HOUSTON — Before another letter-to-the-editor could be stamped and addressed, before another talk-show phone line could be angrily buzzed, Ram fans were granted their fondest wish Sunday afternoon.
Jim Everett the tin-hearted--scratched.
Jim Everett the clueless-in-the-pocket--sidelined.
Jim Everett the worst-rated passer in the league pulled, jerked, hooked, replaced, swept aside, sent to the locker room, banished to the inactive list, demoted to the bottom of the depth chart.
A seldom-seen Jim Everett did the honors himself.
With the wolves baying outside the doors of the Astrodome, plus a few more sitting in the press box, Everett produced the kind of performance that won't silence his critics, only confound them.
Why can't he do this every Sunday?
Why can't he do this, even, on back-to-back Sundays?
Seven days after stinking up the Meadowlands--his position coach's choice of verbs--Everett stood tall in the pocket, stared Buddy Ryan's blitzing linebackers straight in the face and passed for 316 yards, three touchdowns and a 28-13 victory over Houston.
The Oilers were a disappointing 1-2, playing in the House of Pain, playing with Jack Pardee's job and Warren Moon's reputation of the line--they couldn't lose.
Everett was embattled everywhere he had turned, castigated in the media, ridiculed by the public, buried in the passing-efficiency statistics--he couldn't win.
T.J. Rubley was the Rams' quarterback of the future, and if the future wasn't now, it was going to come knocking on the door next weekend at the latest. One more blowout, that ought to do it. Another underthrown ball to Flipper Anderson, another rash of passes sent skidding into the Astroturf, and the tide was going to wash Everett all the way out to the Gulf of Mexico.
Last week, the Rams all but piled sand bags around their practice facility. Was Everett out? Was Rubley in? And if not, why not?
The public rancor reached such a height that Anderson sought out Everett in the only private place he could find to ask him how he felt about it.
"I asked him about it one day in the shower," Flipper said.
"He told me, 'I don't know. I don't read the papers.'
"I don't, either, but you have to think he heard the whispers. I heard them."
Ted Tollner did, too. Tollner is the Rams' quarterback coach, Everett's personal caretaker, and even if his pupil canceled all subscriptions and unplugged all radios, Tollner claimed he didn't "know how you cannot feel it. It's hard not to be aware of it . . . "I don't know if it was as tough a situation as maybe the media made it out to be. You know, 'It's his career,' 'He can't do it,' all the negatives.
"I look at the papers. I try to keep a feel for what's being said. I think you need to. So I think it was very important for him, individually, to do what he did today."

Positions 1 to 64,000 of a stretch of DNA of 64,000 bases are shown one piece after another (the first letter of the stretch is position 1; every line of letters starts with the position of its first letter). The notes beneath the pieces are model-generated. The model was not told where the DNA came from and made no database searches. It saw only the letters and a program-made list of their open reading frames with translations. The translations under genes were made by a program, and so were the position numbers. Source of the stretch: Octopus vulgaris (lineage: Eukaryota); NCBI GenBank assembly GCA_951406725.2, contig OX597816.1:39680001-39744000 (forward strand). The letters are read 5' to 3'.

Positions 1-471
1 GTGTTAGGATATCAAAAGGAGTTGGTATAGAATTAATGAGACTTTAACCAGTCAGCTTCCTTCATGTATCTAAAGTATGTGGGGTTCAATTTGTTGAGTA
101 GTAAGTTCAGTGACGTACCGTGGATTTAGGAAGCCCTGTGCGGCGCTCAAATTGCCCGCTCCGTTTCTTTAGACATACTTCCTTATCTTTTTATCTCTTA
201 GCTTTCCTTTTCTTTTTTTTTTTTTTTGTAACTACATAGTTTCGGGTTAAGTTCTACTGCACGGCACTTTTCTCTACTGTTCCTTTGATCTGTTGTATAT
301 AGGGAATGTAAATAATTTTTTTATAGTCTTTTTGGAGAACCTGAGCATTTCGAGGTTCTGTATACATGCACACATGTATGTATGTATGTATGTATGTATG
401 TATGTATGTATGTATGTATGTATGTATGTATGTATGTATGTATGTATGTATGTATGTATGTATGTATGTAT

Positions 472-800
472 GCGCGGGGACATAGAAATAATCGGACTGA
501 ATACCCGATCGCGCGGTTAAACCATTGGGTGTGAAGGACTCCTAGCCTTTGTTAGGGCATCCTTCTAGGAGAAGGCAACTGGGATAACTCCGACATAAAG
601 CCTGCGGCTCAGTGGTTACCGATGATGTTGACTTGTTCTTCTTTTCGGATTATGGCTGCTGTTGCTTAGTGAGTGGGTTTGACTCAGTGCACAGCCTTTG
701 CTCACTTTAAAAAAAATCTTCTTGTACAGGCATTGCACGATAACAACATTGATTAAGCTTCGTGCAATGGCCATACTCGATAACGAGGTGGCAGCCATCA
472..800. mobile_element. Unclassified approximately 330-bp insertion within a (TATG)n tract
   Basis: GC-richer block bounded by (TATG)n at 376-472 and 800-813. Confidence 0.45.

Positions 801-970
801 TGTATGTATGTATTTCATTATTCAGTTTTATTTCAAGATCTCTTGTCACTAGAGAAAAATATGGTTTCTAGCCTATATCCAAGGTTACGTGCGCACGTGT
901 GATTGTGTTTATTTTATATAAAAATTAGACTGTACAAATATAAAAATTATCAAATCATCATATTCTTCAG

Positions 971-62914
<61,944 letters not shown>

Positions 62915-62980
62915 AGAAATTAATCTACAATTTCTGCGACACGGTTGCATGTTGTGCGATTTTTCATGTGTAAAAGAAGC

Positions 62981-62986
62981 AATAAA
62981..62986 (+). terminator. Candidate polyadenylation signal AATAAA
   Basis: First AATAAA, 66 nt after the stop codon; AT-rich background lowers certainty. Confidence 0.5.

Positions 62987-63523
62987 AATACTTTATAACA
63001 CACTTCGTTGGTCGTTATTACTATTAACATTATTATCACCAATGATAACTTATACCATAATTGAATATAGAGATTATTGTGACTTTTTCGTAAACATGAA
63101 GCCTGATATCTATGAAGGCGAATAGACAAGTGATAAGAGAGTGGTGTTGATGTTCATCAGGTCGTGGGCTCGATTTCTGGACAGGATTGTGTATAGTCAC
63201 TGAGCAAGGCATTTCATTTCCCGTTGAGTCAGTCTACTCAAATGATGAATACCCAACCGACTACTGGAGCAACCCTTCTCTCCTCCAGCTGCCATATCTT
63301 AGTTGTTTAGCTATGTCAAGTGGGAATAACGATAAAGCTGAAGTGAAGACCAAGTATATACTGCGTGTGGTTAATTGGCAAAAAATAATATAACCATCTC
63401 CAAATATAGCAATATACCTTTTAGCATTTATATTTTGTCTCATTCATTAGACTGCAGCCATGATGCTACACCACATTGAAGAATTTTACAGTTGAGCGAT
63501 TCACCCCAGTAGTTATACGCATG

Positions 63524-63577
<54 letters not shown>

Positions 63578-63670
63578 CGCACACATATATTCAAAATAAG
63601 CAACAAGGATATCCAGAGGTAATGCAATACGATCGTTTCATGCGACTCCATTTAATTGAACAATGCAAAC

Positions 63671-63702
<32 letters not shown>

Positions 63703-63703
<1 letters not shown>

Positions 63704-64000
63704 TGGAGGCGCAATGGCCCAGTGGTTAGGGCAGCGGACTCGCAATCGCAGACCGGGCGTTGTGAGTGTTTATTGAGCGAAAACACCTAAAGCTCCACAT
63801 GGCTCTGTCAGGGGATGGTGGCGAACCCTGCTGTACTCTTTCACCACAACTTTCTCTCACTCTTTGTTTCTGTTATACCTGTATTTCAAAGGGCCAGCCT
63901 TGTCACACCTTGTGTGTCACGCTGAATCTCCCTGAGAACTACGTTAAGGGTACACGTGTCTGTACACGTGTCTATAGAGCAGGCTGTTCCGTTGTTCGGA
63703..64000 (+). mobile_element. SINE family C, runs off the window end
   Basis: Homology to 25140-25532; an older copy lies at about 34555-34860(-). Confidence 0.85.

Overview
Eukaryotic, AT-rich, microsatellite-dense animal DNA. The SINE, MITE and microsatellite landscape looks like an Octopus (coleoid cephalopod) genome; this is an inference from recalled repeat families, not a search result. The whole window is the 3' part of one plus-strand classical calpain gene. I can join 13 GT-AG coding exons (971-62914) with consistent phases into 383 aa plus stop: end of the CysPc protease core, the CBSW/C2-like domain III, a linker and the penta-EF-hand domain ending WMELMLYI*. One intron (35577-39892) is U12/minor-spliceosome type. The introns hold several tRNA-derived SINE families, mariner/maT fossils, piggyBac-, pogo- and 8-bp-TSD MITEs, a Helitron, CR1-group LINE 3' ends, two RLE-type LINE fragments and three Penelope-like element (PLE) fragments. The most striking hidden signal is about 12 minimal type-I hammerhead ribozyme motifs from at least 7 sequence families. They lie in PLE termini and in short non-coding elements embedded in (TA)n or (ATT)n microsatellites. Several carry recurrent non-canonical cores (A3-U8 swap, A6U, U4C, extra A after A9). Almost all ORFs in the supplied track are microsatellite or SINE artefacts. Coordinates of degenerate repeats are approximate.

Everett had taken the faces of Everett-bashers everywhere and slapped them with 19 completions in 28 attempts and touchdown passes to Anderson, Henry Ellard and Travis McNeal.
"I couldn't care less about the negativism," Everett said. "I honestly couldn't . . . that has never bothered me. Each week, I try to give the best I can. Hopefully, that will be enough."
He was asked if he had approached this game with a greater sense of purpose.
"I just try to play the best football that I know how."
He was asked if felt any satisfaction in rubbing his critics' noses in 316 yards of Astroturf.
"I'll just say that my play speaks for itself."
He was asked if he felt his teammates ever began to doubt him.
Only then, and only for a moment, did Everett allow himself to shift out of automatic pilot.
"You guys . . . " he said, setting his jaw.
"You guys . . . "
A roll of the eyes and then, abruptly:
Everett's two chief receivers, however, insisted that this performance couldn't have come at a better time.
Said Ellard: "This was very important for Jim Everett. With all the criticism, you can't help but hear about it. He was bound to hear something--and when you do, you've got to deal with it. I think he did a great job doing that."
Said Anderson: "T.J.'s still a little wet behind the ears, and (Mike) Pagel's still No. 2 in practice. If Jim can continue to perform like that, there's no question, he's our No. 1."
For Tollner, that's the rub--getting Everett to step up like this more often. "Today doesn't mean it's going to happen every week," Tollner said. "But this shows the kind of football he can play.
"We can be as stinking as we were for two weeks (against Green Bay and the New York Giants), or we can be as good as we've been for two weeks (against Pittsburgh and Houston). We've got to find a way to have him play this way every week, because the ability is there."